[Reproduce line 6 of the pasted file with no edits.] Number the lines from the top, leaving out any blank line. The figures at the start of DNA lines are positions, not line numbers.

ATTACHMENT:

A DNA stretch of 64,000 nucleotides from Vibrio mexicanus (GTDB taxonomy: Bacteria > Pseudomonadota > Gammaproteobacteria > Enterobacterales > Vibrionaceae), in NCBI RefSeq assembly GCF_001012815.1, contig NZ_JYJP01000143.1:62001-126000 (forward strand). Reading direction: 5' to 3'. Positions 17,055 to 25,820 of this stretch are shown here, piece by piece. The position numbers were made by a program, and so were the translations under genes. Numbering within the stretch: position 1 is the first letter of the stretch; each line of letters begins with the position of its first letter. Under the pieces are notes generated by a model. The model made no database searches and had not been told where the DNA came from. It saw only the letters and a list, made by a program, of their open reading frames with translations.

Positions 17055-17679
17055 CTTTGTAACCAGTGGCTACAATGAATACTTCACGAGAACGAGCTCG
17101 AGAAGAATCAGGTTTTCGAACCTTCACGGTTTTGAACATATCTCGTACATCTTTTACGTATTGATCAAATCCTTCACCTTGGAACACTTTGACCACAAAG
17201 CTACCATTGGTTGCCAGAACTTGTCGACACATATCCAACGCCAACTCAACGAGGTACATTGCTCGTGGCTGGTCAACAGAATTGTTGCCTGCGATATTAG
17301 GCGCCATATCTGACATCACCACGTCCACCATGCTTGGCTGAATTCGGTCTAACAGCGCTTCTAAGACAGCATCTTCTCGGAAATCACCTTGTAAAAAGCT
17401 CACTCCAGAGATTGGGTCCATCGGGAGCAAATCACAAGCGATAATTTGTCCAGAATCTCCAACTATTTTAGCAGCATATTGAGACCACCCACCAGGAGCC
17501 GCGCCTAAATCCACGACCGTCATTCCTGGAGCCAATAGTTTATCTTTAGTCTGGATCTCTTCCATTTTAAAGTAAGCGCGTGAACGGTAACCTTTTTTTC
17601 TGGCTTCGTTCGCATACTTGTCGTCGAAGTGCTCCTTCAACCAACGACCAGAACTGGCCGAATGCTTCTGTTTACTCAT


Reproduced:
17301 GCGCCATATCTGACATCACCACGTCCACCATGCTTGGCTGAATTCGGTCTAACAGCGCTTCTAAGACAGCATCTTCTCGGAAATCACCTTGTAAAAAGCT